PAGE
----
In previous years, coaches have been able to go out on two different weekends. In 2014, however, they'll head to travel events only on the weekend of April 24-26.
We touched base with our our national recruiting experts and asked them this question:
Given only one open weekend, what sort of changes do you expect that move to have on the recruiting trail? Do you think the altered timeline will slow down the offer and commitment pace from previous years, based on less frequent exposure, or does one less weekend really not make that much difference?
Josh Gershon: When you're dividing the amount of evaluations a coaching staff gets in one time period in half, everyone loses. The kids are going still be playing just as much as they would otherwise because there are still events practically every weekend, so they aren't being saved from school or fatigue, but the coaches will have less than 48 hours to watch players maybe once or twice and determine whether or not they should seriously recruit them.
What if the player has one really bad game? Or one really good game? The coaches will have a distorted opinion of that kid because they probably didn't see him that much over high school season — most college coaches are more concerned about their own teams in that time period, and rightfully so — and now mostly all weight has been placed on a one or two game eval for a kid most often playing on a new team with new teammates.
The quick evals are going to lead to some kids who have irregularly good games in front of coaches who then offer scholarships the players maybe aren't ready for, and those will often be the quicker commitments. For the kids who happen to not be at their best during that weekend, it could definitely slow down their recruitments.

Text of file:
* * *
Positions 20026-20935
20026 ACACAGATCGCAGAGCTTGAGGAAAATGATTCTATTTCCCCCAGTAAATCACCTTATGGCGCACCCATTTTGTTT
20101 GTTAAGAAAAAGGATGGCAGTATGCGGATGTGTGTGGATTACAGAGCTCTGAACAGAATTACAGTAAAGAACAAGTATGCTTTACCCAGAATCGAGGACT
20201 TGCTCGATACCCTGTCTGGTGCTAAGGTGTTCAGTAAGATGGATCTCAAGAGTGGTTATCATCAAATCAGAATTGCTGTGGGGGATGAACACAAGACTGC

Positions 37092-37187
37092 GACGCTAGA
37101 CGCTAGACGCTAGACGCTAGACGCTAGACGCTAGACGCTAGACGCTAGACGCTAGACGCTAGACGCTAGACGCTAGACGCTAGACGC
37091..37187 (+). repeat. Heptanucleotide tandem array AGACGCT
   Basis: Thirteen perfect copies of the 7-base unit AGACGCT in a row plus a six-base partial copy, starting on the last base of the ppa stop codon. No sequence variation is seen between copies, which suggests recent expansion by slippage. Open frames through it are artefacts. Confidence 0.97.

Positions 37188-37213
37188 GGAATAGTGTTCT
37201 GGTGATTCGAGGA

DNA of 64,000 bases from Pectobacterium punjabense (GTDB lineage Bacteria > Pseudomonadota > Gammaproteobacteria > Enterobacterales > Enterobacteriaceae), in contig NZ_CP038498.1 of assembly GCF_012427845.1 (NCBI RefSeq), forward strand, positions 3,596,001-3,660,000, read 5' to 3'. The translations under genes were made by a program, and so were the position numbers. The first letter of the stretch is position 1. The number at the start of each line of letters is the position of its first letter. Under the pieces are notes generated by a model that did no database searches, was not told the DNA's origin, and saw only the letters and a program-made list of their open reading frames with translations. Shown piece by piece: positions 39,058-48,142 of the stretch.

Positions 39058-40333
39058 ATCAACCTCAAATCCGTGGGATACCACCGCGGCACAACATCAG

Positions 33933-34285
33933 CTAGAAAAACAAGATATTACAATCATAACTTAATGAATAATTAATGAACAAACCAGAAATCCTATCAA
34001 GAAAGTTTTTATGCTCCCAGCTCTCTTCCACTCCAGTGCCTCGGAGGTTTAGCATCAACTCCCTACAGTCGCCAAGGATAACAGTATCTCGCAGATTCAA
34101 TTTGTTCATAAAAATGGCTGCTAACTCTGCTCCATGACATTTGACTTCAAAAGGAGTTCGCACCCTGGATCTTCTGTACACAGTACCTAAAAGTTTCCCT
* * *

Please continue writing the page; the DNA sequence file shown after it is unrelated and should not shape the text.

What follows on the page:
Either way, the answer here is more opportunities for evals for college coaches, not fewer.
Brian Snow: I don't think it will have much of an impact honestly. Coaches, especially assistants, aren't happy about the change, but older head coaches wanted it this way, so it is what it is.
Basically, I think coaches will offer players having less information than ever, and rely on word of mouth as much as their own evaluations. Also, I don't think kids will be slowed down at all in committing.
Evan Daniels: I can't stand the ruling to be honest. The coaches need more time to evaluate players in the spring, not less. I think it slows things down some too, as they'll be so focused on the rising seniors and won't have ample time to evaluate underclassmen.
The kids will be out playing no matter what. Taking the coaches off the road and restricting their spring evaluations hurts the game and the kids.
Rob Harrington: Nothing positive can come from a limited evaluation period. The coaches had an option to pick another weekend but simply chose not to do so. That places more pressure than ever on their assistants seeing guys the one open weekend and not making a mistake.
Complicating the picture is the fact that it's very difficult to get a true gauge of a player in a single setting. Someone can have an especially good or bad weekend, and the next thing you know their recruitment becomes askew. This cycle would be a great time to have a commitment or two in hand before hitting the road. I'd hate to be a college coach needing to sign five or six players from the Class of 2015.
Evan Daniels, Brian Snow, Josh Gershon and Rob Harrington contributed to this report